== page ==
Strange Apes

Cidu Bill on Jul 14th 2017

Andréa sent this comic


for the Geezer files — quite appropriately, since it references this:

And I’m adding a CIDU tag, because… yes, it references a 60-year-old Ernie Kovaks bit, but what’s the joke?

Edited to add: Arthur also subsequently submitted this with both the CIDU and Geezer tags.

Filed in Bill Bickel, CIDU, Ernie Kovaks, Hey Geezers! Comics!, John Deering, Strange Brew, comic strips, comics, humor | 30 responses so far

30 Responses to “Strange Apes”

  1. Treesong Jul 14th 2017 at 12:05 am 1

    I think the joke is that they’re great apes.

  2. Dave Van Domelen Jul 14th 2017 at 02:40 am 2

    Rather, most zoos have a great apes display, this one also has not-so-great apes.

  3. Cidu Bill Jul 14th 2017 at 02:44 am 3

    But how does this tie into Ernie Kovaks?

    And while we’re on the subject, if this isn’t too great an ask, can somebody explain why these three apes is considered an iconic comedy bit?

  4. Arthur Jul 14th 2017 at 02:57 am 4

    Well, it’s unforgettable. I think part of it is the silliness of
    the costumes and the action contrasted with the staidness of the
    music. It was only a few years ago that I found out the title of
    the music - Solfegio.

  5. James Pollock Jul 14th 2017 at 03:13 am 5

    “But how does this tie into Ernie Kovaks?”

    There may be a yet-undiscovered missing link.

    No, seriously. In much the way the Looney Tunes introduced a lot of people to classics of music and literature by re-imagining them, there may well be something that was based on the Kovacs show, and then this cartoon is actually a reference to that.

    Isn’t that one on the left Andy Serkis?

  6. Kamino Neko Jul 14th 2017 at 03:59 am 6

    In case anyone’s interested, the only ‘lesser apes’ are gibbons.

  7. Lost in A**2 Jul 14th 2017 at 06:26 am 7

    The Nairobi Trio was mentioned on yesterday’s Comic Strip of the Day, so I looked it up. They were a recurring bit on Ernie Kovac’s TV shows.

  8. Daniel J. Drazen Jul 14th 2017 at 07:26 am 8

    Kovacs’ taste in music was as surreal as his comedy. Standards on his show included “Mack the Knife” in the original German from the soundtrack to “The Threepenny Opera” and a Polish version of “The Tennessee Waltz.” Just roll with it.

  9. Andréa Jul 14th 2017 at 09:35 am 9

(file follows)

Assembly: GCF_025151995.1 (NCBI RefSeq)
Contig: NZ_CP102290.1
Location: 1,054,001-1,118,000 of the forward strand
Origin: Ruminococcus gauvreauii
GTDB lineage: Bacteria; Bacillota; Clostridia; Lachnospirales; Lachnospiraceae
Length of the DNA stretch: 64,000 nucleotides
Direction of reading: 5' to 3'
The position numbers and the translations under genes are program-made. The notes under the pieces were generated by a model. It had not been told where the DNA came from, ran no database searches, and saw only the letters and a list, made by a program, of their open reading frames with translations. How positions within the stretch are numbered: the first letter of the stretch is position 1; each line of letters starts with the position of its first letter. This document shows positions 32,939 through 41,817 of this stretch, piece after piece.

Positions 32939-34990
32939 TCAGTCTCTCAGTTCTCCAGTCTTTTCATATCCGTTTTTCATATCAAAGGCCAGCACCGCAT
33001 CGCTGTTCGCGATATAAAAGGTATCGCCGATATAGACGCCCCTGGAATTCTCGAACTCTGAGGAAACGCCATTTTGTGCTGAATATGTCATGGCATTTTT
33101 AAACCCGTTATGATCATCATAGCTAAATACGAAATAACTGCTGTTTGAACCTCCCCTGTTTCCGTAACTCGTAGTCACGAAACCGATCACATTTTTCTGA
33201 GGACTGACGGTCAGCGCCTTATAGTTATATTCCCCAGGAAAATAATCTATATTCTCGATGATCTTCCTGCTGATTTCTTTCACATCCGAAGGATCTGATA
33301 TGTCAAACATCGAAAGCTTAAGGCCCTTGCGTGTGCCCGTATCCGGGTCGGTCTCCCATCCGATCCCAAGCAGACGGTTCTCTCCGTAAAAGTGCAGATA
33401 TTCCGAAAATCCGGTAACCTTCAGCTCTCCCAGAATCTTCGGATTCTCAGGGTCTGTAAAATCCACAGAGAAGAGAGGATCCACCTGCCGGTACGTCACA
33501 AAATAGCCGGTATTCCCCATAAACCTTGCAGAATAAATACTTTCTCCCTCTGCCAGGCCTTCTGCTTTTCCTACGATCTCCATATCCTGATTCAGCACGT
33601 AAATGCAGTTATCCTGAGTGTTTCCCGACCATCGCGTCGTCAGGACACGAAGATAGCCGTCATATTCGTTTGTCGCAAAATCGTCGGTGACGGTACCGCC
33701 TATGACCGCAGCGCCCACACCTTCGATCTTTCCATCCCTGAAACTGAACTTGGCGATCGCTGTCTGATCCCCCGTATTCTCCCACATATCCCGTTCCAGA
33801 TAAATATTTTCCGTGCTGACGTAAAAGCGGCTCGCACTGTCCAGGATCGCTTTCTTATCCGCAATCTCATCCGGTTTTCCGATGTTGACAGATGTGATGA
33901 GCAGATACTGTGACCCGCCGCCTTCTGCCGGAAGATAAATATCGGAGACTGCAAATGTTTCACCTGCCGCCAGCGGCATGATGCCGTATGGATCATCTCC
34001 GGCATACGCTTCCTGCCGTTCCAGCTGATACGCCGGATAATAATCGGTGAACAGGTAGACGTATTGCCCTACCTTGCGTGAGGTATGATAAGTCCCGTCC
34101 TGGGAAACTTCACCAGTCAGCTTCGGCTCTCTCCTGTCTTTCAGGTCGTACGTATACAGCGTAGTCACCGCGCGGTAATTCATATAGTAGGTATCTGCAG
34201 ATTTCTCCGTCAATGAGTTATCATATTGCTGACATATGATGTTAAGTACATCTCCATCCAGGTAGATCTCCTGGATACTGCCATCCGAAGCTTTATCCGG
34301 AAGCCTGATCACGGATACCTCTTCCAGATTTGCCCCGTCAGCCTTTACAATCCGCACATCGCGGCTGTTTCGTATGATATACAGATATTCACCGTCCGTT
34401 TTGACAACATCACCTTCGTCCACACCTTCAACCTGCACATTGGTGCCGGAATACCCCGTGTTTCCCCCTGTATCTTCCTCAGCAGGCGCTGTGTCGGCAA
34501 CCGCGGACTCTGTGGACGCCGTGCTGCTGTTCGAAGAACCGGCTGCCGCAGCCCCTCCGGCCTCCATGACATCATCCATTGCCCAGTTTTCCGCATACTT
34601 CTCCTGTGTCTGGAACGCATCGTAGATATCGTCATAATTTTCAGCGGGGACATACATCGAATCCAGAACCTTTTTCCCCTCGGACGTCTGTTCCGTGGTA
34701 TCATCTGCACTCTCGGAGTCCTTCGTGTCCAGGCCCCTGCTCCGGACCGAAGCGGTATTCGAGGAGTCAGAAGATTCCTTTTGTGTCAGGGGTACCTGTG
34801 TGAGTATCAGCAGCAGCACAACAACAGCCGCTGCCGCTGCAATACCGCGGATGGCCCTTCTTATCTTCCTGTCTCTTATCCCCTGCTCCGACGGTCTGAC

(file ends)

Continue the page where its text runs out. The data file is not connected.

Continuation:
From YouTube:
    Music is “Song of The Nairobi Trio (Sofreggio)” by Robert Maxwell, from his 1956 album “Hi-Fi Harp” on M-G-M Records.

    As if you didn’t already know, the costumed gorilla with the cigar in his mouth is Ernie. The pianist’s has been self identified as Ernie’s co-star Jolene Brand. The timpanist has never been identified but, in this particular performance, his apparent small stature suggests it is Kovacs’ sidekick the late Bobby Lauher. At other times, the role was reported to have been played by Ernie’s best friend Jack Lemmon, Milton Berle, and the Chairman of the Board himself, Frank Sinatra.

    “Mack the Knife” -

  10. Mitch4 Jul 14th 2017 at 09:51 am 10

    The YouTube page from a Kovacs curator has notes on the assumed / likely performers.

    I didn’t know until yesterday that this piece is called Solfeggio. That’s pretty clearly the Italian for the term I was more familiar with, solfège, for the practice of singing with the syllables used for the pitches, like do, re, mi, fa,… .
    You can hear in that clip that the singers are indeed doing that.

  11. Mitch4 Jul 14th 2017 at 09:55 am 11

    Lenya (man it was a fight to get that past autocorrect) singing Mackie Messer is something not to be missed!

  12. ja Jul 14th 2017 at 09:55 am 12

    >>In case anyone’s interested, the only ‘lesser apes’ are gibbons.

    They may be all called gibbons, but they represent well over a dozen species spread over four genera, while the extant great apes comprise seven species in four genera.

  13. Andréa Jul 14th 2017 at 10:02 am 13